The Wall marks 40th anniversary of groundbreaking

Former Defense Secretary and Sen. Chuck Hagel, left, and Jan Scruggs, founder of the Vietnam Veterans Memorial, lay a wreath at The Wall during the 40th anniversary of its groundbreaking on March 26, 2022 in Washington, D.C. Photo credit Bill Shugarts

The Vietnam Veterans Memorial in Washington, D.C. celebrated the 40th anniversary of its groundbreaking Saturday during a ceremony that brought together some of the driving forces behind its construction.

“What kind of country in the world do we want,” keynote speaker and former Defense Secretary and Sen. Chuck Hagel asked. “What kind of country are we going to have to have to make sacrifices for the world. And, in a strange way, this particular veterans' memorial makes us more susceptible to understanding that and it forces us really to try and review the world that we’re in now.”

Hagel served in the Department of Veterans Affairs and stood by the controversial design of the memorial, which broke ground on March 26, 1982.

Jan Scruggs, the founder of the Vietnam Veterans Memorial, was wounded in combat when he was 19. Ten years later he came up with the idea for the memorial. Scruggs would raise more than $8 million from private donors to fund its construction.

“As years moved on, The Wall created a legacy of its own as literally, hundreds of thousands came here not to just experience the memorial, but to leave gifts and remembrances of family members and friends whose names are engraved here,” he said.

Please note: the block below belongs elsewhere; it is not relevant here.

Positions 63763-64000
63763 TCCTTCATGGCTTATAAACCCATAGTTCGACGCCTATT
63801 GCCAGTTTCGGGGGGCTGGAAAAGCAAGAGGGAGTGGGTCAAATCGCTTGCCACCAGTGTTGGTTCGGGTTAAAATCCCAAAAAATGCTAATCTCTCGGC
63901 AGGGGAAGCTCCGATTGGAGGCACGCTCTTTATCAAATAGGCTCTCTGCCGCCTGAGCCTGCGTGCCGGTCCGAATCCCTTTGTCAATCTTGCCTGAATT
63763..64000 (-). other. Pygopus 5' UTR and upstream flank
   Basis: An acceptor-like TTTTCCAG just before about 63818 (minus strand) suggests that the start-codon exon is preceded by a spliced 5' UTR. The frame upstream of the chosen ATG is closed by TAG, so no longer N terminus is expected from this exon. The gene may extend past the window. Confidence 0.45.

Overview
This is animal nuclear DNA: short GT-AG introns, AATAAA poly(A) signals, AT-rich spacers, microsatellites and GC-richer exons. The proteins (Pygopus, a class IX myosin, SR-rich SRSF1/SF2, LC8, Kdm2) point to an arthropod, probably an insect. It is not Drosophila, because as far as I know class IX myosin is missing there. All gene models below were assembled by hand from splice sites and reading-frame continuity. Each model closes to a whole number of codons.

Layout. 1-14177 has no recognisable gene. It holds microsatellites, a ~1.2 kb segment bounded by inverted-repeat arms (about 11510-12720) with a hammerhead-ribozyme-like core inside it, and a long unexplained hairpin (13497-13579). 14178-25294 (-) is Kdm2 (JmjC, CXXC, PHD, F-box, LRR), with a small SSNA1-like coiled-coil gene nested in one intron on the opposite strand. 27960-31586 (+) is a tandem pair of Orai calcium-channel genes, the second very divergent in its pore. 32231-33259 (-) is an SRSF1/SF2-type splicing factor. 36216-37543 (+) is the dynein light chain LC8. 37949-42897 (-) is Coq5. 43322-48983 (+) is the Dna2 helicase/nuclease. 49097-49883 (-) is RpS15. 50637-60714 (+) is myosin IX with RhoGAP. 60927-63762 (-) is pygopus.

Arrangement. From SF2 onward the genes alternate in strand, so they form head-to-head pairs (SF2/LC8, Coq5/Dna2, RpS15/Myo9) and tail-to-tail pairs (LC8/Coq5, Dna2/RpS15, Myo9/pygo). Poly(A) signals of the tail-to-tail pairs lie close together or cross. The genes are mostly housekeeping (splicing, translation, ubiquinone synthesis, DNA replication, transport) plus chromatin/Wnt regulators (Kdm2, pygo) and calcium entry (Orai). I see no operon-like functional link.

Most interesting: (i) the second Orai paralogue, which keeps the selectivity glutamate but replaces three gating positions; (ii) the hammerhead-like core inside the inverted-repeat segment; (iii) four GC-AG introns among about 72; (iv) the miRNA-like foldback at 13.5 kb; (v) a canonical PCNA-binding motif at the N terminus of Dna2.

Scruggs added that there is no anthropological or sociological precedent for that behavior in the country.

“But these items and the reason they have been left here speak elegantly about how much Americans care for this memorial and for those who fight for our country,” he said.

Tom Shull was an Army captain and White House Fellow who intervened at a crucial point to reverse a decision to end the groundbreaking.

“This memorial restores pride for all who serve, especially Vietnam veterans, and to paraphrase President Lincoln, all who have their last full measure of devotion,” he said. “Our fallen are forever with us at this sacred place. Four years later, this memorial continues to heal our country.”

Today, Shull serves as director and CEO of the Army & Air Force Exchange Service.

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Today the memorial chronologically lists the names of the 58,281 Americans who sacrificed their lives during the war or remain unaccounted for.

“This is not a memorial to the war,” Scruggs said. “Remember, this is the Vietnam Veterans Memorial. This honors the sacrifice of veterans. People can debate the wisdom of going to places like Vietnam. These are debates for historians to be held in comfortable classrooms.”

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Featured Image Photo Credit: Bill Shugarts